A Modern Approach to Securing APIs
The nature of applications has changed from monolithic applications deployed on individual web servers to containerized, cloud native applications distributed across a cluster of nodes. With the emergence and popularity of cloud native applications, APIs have become critical to the modern applications we rely on — from mobile to SaaS — as organizations share vast amounts of data with customers and external users.
On average, modern web applications depend on 26 to 50 APIs to power them, which has expanded the attack surface of an application, increasing the need to secure APIs for stronger authentication, authorization and data privacy to keep applications running. Additionally, with the widespread adoption of public clouds to host web applications, security and developer teams contend with a perimeter-less network that constantly exposes applications to internet-borne threats. For instance, in a recent report, nine out of the top 10 vulnerabilities on internet-facing cloud hosts were found to belong to web/API applications.
Unsecured APIs make easy targets for threat actors to gain access to valuable data and resources within applications across the enterprise. Take the recent Optus breach, for example. It exposed 10 million customer accounts due to an internet-facing API that did not require authorization or authentication to access customer data.
The reality is that 75% of organizations are deploying new or updated code to production weekly, and almost 40% commit new code daily. Security teams struggle to keep pace with application developers to ensure all APIs are secure. In a recent report, 41% of organizations say that their security teams lack visibility and control in the development process, and 40% report new builds are deployed to production with misconfigurations, vulnerabilities and other security issues.
A Holistic, Agile and Modern Approach to Securing APIs
You can’t protect what you cannot find. Security teams need visibility across their potential API attack surface, which many of them don’t have. Although many may have multiple API security products in place, 92% of organizations experienced an API-related security incident last year.
In a perfect world, each API would be registered and monitored; however, that’s not the reality with the pace of the modern engineering ecosystem. As more cloud native applications are developed and deployed, the number of microservices and, in turn, the number of APIs grow and become increasingly difficult to monitor and secure.
Additionally, because APIs are increasingly exposed to the public, organizations must address data exposure risks by implementing best practices to minimize the attack surface, remediate vulnerabilities and prevent threats in real time without slowing down developers. Three practical approaches to API security focus on:
- API risk profiling: Due to the speed of application development, it’s challenging, without automation, to track risks associated with APIs. Risk profiling allows security teams to minimize the API attack surface and manage protection based on risk factors, such as misconfigurations, exposure to sensitive data and lack of authentication.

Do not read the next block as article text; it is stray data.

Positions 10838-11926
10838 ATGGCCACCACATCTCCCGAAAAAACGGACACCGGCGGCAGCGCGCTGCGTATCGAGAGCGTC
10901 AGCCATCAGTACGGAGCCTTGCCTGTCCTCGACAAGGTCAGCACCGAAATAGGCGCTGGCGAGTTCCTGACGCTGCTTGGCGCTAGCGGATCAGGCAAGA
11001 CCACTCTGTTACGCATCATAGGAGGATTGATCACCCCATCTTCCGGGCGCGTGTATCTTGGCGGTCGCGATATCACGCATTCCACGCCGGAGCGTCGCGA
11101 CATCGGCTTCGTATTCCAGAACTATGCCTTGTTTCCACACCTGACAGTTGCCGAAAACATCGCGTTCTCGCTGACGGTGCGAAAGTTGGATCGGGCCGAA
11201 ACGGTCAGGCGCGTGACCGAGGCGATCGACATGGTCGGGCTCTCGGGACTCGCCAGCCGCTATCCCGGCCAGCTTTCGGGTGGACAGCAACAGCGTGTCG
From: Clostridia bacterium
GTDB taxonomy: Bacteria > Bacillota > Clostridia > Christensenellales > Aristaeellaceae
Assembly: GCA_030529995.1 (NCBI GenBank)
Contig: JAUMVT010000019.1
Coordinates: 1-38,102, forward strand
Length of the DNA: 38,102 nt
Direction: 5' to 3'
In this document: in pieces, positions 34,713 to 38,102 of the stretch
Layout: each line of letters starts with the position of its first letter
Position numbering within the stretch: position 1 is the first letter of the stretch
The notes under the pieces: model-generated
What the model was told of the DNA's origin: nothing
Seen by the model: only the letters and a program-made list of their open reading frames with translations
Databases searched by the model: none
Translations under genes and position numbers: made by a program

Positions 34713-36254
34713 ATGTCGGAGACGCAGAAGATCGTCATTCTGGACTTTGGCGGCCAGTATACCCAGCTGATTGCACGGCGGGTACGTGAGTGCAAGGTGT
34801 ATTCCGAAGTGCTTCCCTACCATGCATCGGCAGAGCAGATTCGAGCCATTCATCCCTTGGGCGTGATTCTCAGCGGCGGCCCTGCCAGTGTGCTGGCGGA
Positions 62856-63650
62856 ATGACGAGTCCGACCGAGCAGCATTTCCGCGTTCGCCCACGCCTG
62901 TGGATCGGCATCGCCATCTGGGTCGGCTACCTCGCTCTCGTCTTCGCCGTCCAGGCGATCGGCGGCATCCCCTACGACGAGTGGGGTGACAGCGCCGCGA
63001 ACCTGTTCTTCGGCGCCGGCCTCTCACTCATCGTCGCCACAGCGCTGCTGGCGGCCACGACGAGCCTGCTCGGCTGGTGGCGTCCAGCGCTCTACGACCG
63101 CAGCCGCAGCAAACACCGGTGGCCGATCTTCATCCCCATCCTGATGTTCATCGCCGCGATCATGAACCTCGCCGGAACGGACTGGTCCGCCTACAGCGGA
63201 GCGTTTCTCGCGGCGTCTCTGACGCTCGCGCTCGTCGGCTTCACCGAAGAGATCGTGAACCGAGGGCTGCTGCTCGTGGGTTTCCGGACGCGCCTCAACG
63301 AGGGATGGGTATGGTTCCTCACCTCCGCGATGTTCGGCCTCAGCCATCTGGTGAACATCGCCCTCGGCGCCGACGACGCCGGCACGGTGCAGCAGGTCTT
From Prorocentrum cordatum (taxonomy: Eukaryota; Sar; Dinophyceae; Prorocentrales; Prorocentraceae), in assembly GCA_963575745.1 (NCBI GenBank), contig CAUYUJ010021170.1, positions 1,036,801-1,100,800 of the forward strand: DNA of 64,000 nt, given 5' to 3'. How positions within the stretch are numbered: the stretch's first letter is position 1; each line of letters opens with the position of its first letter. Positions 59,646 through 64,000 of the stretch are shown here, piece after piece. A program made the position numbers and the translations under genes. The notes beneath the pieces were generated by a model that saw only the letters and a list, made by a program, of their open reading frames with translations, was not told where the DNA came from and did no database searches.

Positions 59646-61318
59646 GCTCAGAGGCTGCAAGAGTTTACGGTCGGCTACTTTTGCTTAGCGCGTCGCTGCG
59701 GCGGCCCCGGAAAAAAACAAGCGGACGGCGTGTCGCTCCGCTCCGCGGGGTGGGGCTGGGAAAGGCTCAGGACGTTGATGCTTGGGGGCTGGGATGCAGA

- Shifting left with application security: While you should monitor and inspect web applications and API traffic within production environments to detect risks, developers and security practitioners should strive to catch risks before applications are deployed into production. By shifting security left, vulnerabilities and misconfigurations can be fixed in real time while the developer is still building the application, which facilitates a more efficient and less costly resolution of security problems before the software is in production.
- Multiple layers of defense: Even if attackers circumvent one protection, you can keep them from compromising the entire environment without affecting additional resources. For cybersecurity practitioners, this is known as the “Swiss cheese paradigm.” In this analogy, the cybersecurity risk of a threat becoming a reality is mitigated by different layers and types of defenses that sit on top of one another to prevent a single point of failure. The top layer should include visibility and monitoring of the attack surface, which can auto-discover all web applications and API endpoints. The second layer should include policies for HTTP requests and API calls to block malicious threats. The third layer should include vulnerability and compliance scanning that implements strong authentication to further product applications. Lastly, teams should look to protect their workloads or the infrastructure layer, such as hosts, VMs, containers and serverless functions that host the applications. Together, these layers decrease the chances of a successful attack.
The complexities of today’s cloud native, API-centric web applications and the microservices they leverage are full of new security challenges that require strategies and solutions to complement conventional approaches to security while keeping developers top of mind. Developers and security practitioners should work together to find solutions that enable scalable, flexible, multilayered security that works for any type of workload in any environment or cloud architecture.